We often use the term “redundant” to describe technology, and it’s easy to see this word and think about it in a negative way. However, in business technology, the exact opposite is true, and redundancy is widely seen as not just an important component of any successful IT strategy, but a critical one. What does redundancy mean to your business technology, and how can you make sure you implement it in the appropriate way?
The term “redundancy” can mean two separate things. Sometimes it is referred to as something within your organization that is not needed. It might even be referred to as “bloat,” which has a significant negative connotation, where you have too much of something on your infrastructure that is slowing it down or overcomplicating it. However, this is not the definition that we are discussing today. The other definition is the most important one and the one your business should understand.
On the other side of these definitions is the more positive one, where you include extra technology, solutions, data, or otherwise in your computing infrastructure just in case your systems fail. Consider it the ultimate fail-safe or safety net, just in case you experience a considerable disaster or scenario where your business cannot function properly. When your systems are redundant, they are secure, and when your operations are redundant, they can continue even under devastating circumstances.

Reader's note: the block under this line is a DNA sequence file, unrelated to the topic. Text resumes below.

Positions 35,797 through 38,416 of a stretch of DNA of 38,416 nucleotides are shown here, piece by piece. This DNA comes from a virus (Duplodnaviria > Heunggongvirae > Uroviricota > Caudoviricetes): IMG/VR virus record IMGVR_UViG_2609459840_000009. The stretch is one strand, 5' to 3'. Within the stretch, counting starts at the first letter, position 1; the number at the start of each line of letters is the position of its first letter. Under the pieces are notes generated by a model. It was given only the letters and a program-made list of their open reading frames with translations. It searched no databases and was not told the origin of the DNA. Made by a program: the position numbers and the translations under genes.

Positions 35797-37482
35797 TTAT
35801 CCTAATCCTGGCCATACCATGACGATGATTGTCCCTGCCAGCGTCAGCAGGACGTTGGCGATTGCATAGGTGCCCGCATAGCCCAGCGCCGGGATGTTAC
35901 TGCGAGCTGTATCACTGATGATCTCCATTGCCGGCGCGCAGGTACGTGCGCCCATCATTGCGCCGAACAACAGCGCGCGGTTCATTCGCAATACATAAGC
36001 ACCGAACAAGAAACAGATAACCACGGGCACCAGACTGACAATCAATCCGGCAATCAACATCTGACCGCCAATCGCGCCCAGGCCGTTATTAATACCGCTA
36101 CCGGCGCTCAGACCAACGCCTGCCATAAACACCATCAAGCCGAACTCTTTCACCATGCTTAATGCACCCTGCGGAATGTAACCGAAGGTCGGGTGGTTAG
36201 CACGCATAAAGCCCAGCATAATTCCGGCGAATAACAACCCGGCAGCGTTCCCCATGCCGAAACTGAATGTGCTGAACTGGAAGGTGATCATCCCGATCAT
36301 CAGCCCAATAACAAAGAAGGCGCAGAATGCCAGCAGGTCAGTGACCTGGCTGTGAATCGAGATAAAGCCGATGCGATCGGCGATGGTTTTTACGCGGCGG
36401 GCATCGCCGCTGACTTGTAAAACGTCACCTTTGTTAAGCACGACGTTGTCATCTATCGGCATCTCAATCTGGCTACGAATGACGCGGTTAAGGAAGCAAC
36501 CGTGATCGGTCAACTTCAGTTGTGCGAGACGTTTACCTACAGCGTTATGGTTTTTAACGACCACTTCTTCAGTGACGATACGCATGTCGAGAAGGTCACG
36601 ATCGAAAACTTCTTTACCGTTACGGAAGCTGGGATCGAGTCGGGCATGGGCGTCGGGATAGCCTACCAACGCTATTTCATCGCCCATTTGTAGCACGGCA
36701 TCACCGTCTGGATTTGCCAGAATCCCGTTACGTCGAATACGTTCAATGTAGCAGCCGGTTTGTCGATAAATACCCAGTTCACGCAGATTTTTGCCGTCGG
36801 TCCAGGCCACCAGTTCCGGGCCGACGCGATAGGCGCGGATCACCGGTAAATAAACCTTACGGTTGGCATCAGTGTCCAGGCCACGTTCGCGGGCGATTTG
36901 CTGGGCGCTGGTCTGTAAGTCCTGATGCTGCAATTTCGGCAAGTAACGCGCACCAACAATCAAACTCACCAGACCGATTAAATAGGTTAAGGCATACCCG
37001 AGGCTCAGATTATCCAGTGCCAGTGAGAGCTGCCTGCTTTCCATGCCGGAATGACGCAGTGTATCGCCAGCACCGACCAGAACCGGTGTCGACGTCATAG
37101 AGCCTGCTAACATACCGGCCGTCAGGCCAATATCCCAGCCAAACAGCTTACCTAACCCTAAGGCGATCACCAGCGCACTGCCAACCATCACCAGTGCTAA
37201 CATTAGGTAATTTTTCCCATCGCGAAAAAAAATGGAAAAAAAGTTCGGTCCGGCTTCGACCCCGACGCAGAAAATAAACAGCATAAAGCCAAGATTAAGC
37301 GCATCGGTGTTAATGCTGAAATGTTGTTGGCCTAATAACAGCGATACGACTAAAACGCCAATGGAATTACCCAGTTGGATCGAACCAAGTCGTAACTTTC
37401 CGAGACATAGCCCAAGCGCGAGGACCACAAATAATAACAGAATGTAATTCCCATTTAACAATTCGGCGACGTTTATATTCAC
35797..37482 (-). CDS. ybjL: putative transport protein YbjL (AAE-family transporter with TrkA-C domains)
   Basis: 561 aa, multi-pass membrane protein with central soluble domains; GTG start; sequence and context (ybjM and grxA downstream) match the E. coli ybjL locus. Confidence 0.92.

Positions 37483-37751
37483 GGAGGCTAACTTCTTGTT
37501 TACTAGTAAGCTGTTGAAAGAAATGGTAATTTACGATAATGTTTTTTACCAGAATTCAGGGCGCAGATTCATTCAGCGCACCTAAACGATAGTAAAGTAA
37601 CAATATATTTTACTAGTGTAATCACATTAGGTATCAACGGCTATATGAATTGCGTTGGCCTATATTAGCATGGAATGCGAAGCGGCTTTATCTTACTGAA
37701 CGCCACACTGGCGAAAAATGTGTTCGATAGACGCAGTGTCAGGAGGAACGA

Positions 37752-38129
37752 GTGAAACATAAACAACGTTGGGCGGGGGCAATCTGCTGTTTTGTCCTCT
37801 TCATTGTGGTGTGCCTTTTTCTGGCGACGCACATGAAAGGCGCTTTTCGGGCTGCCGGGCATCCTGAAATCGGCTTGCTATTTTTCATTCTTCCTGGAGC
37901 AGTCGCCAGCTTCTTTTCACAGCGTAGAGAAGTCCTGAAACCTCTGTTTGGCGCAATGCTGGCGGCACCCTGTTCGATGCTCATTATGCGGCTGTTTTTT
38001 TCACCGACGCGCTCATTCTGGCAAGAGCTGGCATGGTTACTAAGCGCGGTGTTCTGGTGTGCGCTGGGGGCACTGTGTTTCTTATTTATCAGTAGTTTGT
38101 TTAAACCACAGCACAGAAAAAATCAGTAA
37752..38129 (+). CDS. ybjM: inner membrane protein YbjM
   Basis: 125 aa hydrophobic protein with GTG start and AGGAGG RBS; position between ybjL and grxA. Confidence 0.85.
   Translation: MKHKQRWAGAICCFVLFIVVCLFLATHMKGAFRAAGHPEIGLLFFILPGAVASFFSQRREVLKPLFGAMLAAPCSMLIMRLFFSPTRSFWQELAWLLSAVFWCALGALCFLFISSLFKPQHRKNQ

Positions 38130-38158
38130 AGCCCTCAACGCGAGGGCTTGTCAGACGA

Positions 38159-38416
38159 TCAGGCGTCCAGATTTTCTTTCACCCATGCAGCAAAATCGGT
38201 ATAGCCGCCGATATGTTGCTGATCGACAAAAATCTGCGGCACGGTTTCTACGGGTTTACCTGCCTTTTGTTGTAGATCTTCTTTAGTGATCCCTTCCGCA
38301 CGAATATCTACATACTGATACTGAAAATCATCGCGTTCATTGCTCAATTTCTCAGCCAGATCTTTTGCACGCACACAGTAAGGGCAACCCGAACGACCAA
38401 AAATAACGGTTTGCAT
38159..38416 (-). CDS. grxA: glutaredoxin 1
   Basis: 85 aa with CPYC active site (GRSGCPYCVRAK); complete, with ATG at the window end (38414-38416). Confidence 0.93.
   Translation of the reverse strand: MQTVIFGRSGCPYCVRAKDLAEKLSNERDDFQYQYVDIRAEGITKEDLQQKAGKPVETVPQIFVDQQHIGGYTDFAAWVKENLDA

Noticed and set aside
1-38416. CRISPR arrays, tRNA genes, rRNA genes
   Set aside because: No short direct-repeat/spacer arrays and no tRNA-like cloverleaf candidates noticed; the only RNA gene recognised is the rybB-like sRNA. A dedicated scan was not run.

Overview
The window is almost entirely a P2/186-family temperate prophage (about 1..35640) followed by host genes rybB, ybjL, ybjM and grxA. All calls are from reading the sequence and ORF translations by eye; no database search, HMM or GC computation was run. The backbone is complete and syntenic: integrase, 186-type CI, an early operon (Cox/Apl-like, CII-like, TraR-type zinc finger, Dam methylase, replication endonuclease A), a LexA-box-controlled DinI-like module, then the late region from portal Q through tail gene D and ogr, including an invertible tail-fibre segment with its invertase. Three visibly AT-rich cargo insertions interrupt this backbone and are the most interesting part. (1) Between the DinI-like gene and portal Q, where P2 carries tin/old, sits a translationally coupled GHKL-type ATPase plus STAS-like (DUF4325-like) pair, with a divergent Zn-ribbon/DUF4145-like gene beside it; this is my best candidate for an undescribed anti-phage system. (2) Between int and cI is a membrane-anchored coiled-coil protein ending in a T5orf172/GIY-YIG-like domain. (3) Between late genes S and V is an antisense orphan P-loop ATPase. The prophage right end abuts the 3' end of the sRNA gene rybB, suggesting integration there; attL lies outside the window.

One service that you often hear described as “redundant” is data backup and disaster recovery, and for good reason. It’s always a good idea to have a data backup solution in place, but not all solutions are going to give you the same value. Some are more redundant than others and limit downtime, an incredibly important component to reduce costs associated with disaster scenarios. Your data can be considered redundant when it is stored in multiple locations, like with a BDR solution.
A solid practice is to practice the three-two-one rule: three copies of your data in total, with two being in separate physical locations, and one in the cloud for ease of access.
This same concept can be applied to other parts of your technology infrastructure. For example, storing your data in the cloud can make it more accessible, and hardware virtualization can eliminate the need for hardware acquisition in some cases. However, you should have on-site devices on the off-chance your infrastructure is inaccessible. This is where redundancy comes in, and it should be practiced whenever possible.
Reciprocal Technologies can help your company achieve true data redundancy and operational redundancy. To learn more, reach out to us at 317-759-3972.